Show reviews: OFF! at Staples Center with Red Hot Chili Peppers and The Promise Ring at the Avalon
No. Fucking. Way. OFF! at Staples Center? I don’t throw down bags of money to see a band in a huge arena very often, but damn. How could I not see the raddest group in the world and pride of L.A. punk staging a coup d’etat at the beloved home of my Lakers and Kings?
But first things first. The night before there was The Promise Ring at the Avalon. What! Apparently, the group will release a rarities collection sometimes soon and is playing some shows in support of it. I’m a fan of the band from Wisconsin and have seen them open for some pretty big names (Jets to Brazil, Weakerthans…) but what’s up with their setup being pushed way in front of DJ gear set up for dance night? The band has never gotten much respect, but still crank out all their super melodic, crowd-pleasing numbers with a ton of chops and energy. I thought it was really great when singer Davey von Bohlen said something like, “That was an old song. Here’s an even older one.” And it was equally troubling when he remarked that he wished he could just walk away and never sing again. Some people in the audience thought it was a joke, but it sounded like therapy to me. See the band when when you can, because who knows how long they’ll be sticking together.
On the heels of headlining the awesome, literally subterranean Power of the Riff gathering at The Echoplex, OFF! followed up with a gig on Los Angeles’ biggest stage opening for the Chili Peppers. When the latter show was announced and I started obsessing about the sold-out bill, my wife was able to purchase some tickets through her work. (Yes, a keeper.) She got us some pretty killer seats, just four rows off the floor–right behind Spider Man, Gwen Stacy, Woody Harrelson, and Rick Rubin–and diagonal to the gigantic-but-stripped-down stage where OFF! played their usual radical set under what looked like basic flood lamps. As usual, Dimitri Coats, Steve McDonald, and Mario Rubalcaba brutalized their axes and drum kit, respectively, like the overqualified hardcore musicians that they are (with collective experience in Burning Brides, Redd Kross, Rocket From The Crypt, Earthless, etc.), while Keith Morris was himself, as well. And as usual, the ex-Black Flag and Circle Jerks singer spieled about the church in Hermosa where first generation L.A. punks hung out and eulogized his best friend Jeffrey Lee Pierce, but this time the unit cranked out new and old brilliant, no-bullshit hardcore cuts to a quarter-filled arena just as they would at a jam-packed record store or free, surprise show relocated from a canceled gig. And this time they weren’t preaching to the converted but kicking the asses of casual Chili Peppers fans who didn’t know where that trucker cap that Anthony is always wearing came from. Awesome.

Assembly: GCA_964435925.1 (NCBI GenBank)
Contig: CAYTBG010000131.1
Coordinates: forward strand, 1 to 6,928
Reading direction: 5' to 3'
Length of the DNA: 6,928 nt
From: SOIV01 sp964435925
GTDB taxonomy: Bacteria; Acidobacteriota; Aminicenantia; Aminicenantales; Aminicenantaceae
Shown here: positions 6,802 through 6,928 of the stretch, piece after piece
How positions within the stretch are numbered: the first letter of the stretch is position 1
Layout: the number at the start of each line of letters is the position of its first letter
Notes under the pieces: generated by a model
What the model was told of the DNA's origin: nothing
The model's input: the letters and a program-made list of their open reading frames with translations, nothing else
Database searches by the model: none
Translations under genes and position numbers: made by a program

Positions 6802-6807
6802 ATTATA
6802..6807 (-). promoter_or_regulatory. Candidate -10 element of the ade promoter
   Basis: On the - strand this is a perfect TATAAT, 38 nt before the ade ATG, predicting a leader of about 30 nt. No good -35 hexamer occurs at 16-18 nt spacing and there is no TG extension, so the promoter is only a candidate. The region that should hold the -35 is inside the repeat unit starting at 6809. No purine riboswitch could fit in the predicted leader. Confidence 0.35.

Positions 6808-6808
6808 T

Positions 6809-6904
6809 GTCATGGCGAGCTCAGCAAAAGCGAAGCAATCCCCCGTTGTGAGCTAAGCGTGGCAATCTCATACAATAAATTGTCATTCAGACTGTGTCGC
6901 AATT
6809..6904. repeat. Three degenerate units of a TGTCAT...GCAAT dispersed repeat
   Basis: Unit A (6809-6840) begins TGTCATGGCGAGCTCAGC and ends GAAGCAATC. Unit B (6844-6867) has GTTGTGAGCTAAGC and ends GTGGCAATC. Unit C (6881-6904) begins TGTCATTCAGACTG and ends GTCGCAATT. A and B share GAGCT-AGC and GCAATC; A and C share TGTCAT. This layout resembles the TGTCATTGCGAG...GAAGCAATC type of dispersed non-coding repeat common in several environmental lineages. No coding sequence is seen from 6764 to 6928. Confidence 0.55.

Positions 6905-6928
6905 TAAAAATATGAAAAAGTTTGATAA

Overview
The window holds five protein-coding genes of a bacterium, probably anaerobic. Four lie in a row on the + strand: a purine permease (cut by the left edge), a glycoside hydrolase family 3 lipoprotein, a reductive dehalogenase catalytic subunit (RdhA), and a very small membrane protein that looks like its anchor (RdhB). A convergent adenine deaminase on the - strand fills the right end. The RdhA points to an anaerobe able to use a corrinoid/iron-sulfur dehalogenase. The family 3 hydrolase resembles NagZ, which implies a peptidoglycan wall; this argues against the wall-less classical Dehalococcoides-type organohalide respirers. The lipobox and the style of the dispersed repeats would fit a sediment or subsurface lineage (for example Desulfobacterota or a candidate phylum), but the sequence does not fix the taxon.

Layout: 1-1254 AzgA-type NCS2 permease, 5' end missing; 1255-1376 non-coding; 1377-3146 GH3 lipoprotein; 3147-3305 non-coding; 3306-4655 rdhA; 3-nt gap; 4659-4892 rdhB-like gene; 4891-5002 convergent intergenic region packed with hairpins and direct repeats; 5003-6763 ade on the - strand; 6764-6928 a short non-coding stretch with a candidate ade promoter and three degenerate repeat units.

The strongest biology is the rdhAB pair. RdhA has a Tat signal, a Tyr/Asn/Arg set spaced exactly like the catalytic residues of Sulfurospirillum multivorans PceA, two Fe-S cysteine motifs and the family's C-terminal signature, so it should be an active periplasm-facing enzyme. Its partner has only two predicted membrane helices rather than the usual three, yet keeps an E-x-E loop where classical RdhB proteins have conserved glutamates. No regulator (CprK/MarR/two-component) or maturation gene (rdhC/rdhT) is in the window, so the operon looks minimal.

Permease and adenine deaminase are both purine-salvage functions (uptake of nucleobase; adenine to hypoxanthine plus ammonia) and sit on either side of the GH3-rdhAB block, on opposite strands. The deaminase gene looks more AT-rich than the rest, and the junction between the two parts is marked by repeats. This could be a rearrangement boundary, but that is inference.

I have many fond memories of Chili Peppers shows, after going to so many of their hometown gigs (off the top of my head, Fender’s Ballroom, UCLA, CSULB, John Anson Ford, Palladium, and benefits at the old Club 88, The Palace, and City Hall) starting with Freaky Styley and ending on their first arena tour stop at the Sports Arena in support of Blood Sugar Sex Magik with Nirvana opening. It’s hard to convey how anarchic, amazing, and fun those shows were, with equal parts punk rock sloppiness and power and funky heat and energy. To see them not only play as a well-oiled machine 20 years later but to simply survive those years of drug abuse and temporary members (Blackbird McKnight, D.H. Pelligro) is a huge success story. They barely played any of the songs that I know by heart, the oldest being “Me and My Friends” dedicated to Bob Forrest, Chuck Weiss, and other survivors of the L.A. punk scene as well as the kids at Fairfax High who called Flea a “fag.” Besides that, it was Blood Sugar Sex Magik and newer, although the high-tech, on-stage graphics for one song showed a bunch of old-school, photocopied flyers that underscored their common roots with the band that opened for them. (I’m pretty sure I saw the Circle Jerks open for the Chili Peppers at Ackerman Ballroom.)
The entire set was quite rad, but the end was especially awesome. When Josh Klinghoffer came out with a brand-new Dwight Howard Lakers jersey, I was hoping the band would play “Magic Johnson.” I thought it was going to happen with the drum solo that started the encore–and I really dig how a band that started off barely being able to play a set has evolved into an accomplished unit that can jam on a jazz-driven, almost spiritual plane. But even better, they brought out the first and second drummers, Jack Irons and Cliff Martinez, and blasted through “Give It Away” together. The only thing that could cap that off was an impassioned speech by Flea about the importance of live music, how it’s something everyone from little kids to old men can plan, and how it’s the highest form of human creativity that allows humans around the world to communicate and understand each other. (And of course, he backs that up by operating the Silver Lake Conservatory of Music right in my neighborhood.) The Chili Peppers bringing that message and OFF! to a packed Staples Center makes the world a better place.